As a result, Donnelley and Dunn make a very important conclusion that in the result of discriminating policy in employment relations there appeared two discrete employment relations cultures in South Africa. On the one hand, there were traditional UK relations where a lot of attention was paid to effort, skill exclusiveness and status and pay differentials and it was basically white people who benefited from such relations. On the other hand, there remained black population that suffered from ‘racial despotism’ in employment relations and was deprived of a possibility to get any formal job control. In such a situation black employees had to develop their labour movement in order to protect their interest but this movement was severely oppressed by the state.

Nonetheless, the development of black trade unions was unstoppable since the power of labour force formed by black population was getting to be extremely significant for the national economy. In such a situation, as Donnelley and Dunn justly remark, 1973 was a kind of watershed when black labour movement really became a significant power able to organize a strike and protect their economic interests. At the same time, it should be pointed out that the authors’ assessment of incorporation strategy used by the South African government is quite arguable. Naturally, it is possible to admit that the government, which stood on apartheid ground, could implement this strategy and admit black trade unions and labour movement in order to tame black population of the country but it does not sound very persuasive. In fact, such interpretation creates an impression that it was the government that totally controlled the situation and it is only due to its free will that trade unions organized by black people and black employees had got some rights. Obviously, such interpretation is quite arguable and it is possible to presuppose that it is basically due to the growing power of black people’s labour movement they managed to gain their rights and start their way to gain the equality with white people, or at least improve significantly their employment relations.

In such a situation, as black labour movement steadily grew in power, it was quite logical that eventually the epoch of apartheid ended with a complete defeat but, as Donnelley and Dunn emphasize, its rudiments may be still found even in the contemporary employment relations in South Africa. In this respect, it is necessary to underline that the authors dwell upon the post-apartheid reform as a very important point in the improvement of employment relations in the country. Obviously, any serious research would be unreliable if the reform was omitted because in order to properly understand the current situation in South African employment relations it is necessary to analyze the reform which actually started to change traditional employment relations developed in the epoch of apartheid and currently shapes it with some elements of the past epoch. This is why it is possible to appreciate such attention from the part of the authors to the past, including apartheid and reform that contributes to the logical structure of the article and makes it well structured.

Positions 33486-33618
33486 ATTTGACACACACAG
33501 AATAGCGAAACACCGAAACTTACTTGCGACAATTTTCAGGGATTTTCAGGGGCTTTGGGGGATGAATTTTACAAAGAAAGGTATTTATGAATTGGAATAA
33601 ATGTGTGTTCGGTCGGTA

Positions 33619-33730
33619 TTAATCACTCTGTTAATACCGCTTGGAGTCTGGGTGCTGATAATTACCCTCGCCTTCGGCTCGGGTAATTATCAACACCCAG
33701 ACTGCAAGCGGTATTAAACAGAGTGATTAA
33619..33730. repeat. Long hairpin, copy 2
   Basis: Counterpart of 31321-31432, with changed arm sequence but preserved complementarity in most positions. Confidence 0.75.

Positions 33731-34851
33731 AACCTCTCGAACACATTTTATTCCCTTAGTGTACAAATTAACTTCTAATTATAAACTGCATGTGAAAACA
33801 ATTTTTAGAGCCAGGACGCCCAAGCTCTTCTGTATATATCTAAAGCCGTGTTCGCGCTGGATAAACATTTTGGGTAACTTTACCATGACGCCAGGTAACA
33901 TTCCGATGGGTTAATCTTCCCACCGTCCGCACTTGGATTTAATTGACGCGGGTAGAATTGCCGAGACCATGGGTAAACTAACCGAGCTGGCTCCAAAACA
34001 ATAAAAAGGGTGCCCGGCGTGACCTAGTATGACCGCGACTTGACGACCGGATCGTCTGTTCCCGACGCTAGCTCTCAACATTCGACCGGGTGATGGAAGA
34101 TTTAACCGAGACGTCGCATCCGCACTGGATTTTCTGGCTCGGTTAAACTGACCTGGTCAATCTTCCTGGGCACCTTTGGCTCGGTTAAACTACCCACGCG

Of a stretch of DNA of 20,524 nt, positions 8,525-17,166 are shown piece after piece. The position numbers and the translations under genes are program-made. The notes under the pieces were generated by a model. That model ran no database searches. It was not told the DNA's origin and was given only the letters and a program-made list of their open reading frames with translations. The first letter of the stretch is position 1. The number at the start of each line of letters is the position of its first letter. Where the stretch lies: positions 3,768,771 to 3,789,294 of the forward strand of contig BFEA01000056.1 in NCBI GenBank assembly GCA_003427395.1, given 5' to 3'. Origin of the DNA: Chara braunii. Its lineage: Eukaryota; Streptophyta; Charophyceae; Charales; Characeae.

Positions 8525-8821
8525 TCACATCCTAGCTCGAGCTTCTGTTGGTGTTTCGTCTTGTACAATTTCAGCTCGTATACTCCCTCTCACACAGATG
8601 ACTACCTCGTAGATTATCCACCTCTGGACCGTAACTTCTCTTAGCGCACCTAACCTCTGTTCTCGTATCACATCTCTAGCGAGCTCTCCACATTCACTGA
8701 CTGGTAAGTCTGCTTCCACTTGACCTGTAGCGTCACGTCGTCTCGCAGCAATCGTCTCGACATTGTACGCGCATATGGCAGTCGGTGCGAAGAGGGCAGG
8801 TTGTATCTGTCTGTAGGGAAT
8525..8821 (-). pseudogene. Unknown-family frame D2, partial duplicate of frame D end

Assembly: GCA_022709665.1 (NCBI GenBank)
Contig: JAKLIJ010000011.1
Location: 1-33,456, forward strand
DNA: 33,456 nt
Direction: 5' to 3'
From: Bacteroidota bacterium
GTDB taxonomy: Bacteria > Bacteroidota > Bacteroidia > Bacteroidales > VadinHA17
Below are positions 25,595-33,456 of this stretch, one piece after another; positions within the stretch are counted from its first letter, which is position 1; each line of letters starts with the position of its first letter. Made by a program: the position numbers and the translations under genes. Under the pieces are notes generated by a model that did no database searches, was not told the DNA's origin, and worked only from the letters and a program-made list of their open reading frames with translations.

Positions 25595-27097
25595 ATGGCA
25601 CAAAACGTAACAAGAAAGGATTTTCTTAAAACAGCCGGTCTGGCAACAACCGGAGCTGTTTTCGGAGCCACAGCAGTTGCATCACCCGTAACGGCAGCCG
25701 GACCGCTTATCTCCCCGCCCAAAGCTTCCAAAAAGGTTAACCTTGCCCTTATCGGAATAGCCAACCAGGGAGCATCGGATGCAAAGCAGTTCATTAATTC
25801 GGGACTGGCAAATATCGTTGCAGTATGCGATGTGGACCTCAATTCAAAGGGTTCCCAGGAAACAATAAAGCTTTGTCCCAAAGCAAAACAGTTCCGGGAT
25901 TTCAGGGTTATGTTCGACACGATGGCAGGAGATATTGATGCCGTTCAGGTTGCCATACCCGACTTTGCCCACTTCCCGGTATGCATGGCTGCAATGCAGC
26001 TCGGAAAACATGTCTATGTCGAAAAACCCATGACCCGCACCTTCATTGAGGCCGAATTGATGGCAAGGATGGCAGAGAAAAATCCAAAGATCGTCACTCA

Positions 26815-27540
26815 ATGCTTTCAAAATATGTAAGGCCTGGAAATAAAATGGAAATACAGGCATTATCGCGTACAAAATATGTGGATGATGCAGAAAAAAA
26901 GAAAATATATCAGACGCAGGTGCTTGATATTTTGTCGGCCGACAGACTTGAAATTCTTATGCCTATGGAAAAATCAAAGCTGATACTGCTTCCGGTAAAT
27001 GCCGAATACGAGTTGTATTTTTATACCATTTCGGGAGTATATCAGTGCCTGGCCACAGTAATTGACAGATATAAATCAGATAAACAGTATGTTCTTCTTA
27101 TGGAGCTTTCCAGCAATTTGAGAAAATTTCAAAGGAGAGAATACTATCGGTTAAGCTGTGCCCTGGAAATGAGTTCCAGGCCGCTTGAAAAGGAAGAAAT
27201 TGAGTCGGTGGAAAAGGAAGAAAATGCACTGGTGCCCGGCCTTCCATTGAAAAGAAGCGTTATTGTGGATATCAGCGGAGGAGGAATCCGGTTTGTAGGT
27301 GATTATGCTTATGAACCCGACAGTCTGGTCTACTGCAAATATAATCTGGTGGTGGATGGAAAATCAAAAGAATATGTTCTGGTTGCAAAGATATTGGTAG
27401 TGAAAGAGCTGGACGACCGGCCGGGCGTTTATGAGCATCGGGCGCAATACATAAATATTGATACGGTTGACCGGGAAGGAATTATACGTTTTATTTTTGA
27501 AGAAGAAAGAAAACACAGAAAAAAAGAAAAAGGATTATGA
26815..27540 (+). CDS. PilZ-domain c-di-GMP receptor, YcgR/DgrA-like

Moreover, it should be said that this section of the article is justly quite critical in relation to those who belief that the reform should aim at ‘normalization’ of employment relations. In fact, the situation really needed improvement and not just normalization of employment relations.

At the same time, it is also extremely important to underline that Donnelley and Dunn realize the ambiguity of the reform which on the one hand was quite progressive and unquestionably positive for the improvement of the position of black employees and their access to job control. Moreover, the reform led to overlapping of employment relations and political relations. However, on the other hand, it is also true that employment relations should be basically focused on economic domain and not on political one since the epoch of apartheid ended and there is no real need to develop political relations on the basis of employment ones. Instead, in order to make employment relations really efficient, it is necessary to focus on purely socio-economic domain. In such a way trade unions and new institutions formed in the result of the reform should not be politicized but focus on their direct socio-economic purposes, though not very successfully.

In fact, in order to better realize the drawbacks of the reform and its weaknesses, it is necessary to analyze further the article where Donnelley and Dunn discuss the institution building. It should be pointed out that after the end of the epoch of apartheid, as the reform was implemented, one of the basic institutions that was created at the epoch was the National Economic Development and Labour Council (NEDLAC). In fact, the authors of the article are very critical in relation to this organization and to a significant extent they are right though it is still hardly possible to make unarguable conclusions as for this institution.